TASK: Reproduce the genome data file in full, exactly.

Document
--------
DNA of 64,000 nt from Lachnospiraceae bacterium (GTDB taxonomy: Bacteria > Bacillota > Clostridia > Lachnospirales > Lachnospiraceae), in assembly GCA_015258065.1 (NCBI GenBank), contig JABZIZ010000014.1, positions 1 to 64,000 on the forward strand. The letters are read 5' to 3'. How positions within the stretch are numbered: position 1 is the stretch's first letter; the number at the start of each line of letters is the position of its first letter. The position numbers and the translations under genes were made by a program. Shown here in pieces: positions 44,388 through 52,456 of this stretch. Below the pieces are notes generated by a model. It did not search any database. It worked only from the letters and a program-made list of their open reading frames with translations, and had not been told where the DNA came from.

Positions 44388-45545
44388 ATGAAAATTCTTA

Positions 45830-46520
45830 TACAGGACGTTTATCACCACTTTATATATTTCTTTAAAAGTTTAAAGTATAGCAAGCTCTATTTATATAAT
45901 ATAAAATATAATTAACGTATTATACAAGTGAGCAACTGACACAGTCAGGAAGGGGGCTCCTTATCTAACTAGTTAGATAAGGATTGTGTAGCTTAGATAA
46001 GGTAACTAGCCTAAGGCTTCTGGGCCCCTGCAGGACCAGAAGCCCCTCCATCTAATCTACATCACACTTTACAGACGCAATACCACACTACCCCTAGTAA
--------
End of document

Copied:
DNA of 64,000 nt from Lachnospiraceae bacterium (GTDB taxonomy: Bacteria > Bacillota > Clostridia > Lachnospirales > Lachnospiraceae), in assembly GCA_015258065.1 (NCBI GenBank), contig JABZIZ010000014.1, positions 1 to 64,000 on the forward strand. The letters are read 5' to 3'. How positions within the stretch are numbered: position 1 is the stretch's first letter; the number at the start of each line of letters is the position of its first letter. The position numbers and the translations under genes were made by a program. Shown here in pieces: positions 44,388 through 52,456 of this stretch. Below the pieces are notes generated by a model. It did not search any database. It worked only from the letters and a program-made list of their open reading frames with translations, and had not been told where the DNA came from.

Positions 44388-45545
44388 ATGAAAATTCTTA

Positions 45830-46520
45830 TACAGGACGTTTATCACCACTTTATATATTTCTTTAAAAGTTTAAAGTATAGCAAGCTCTATTTATATAAT
45901 ATAAAATATAATTAACGTATTATACAAGTGAGCAACTGACACAGTCAGGAAGGGGGCTCCTTATCTAACTAGTTAGATAAGGATTGTGTAGCTTAGATAA
46001 GGTAACTAGCCTAAGGCTTCTGGGCCCCTGCAGGACCAGAAGCCCCTCCATCTAATCTACATCACACTTTACAGACGCAATACCACACTACCCCTAGTAA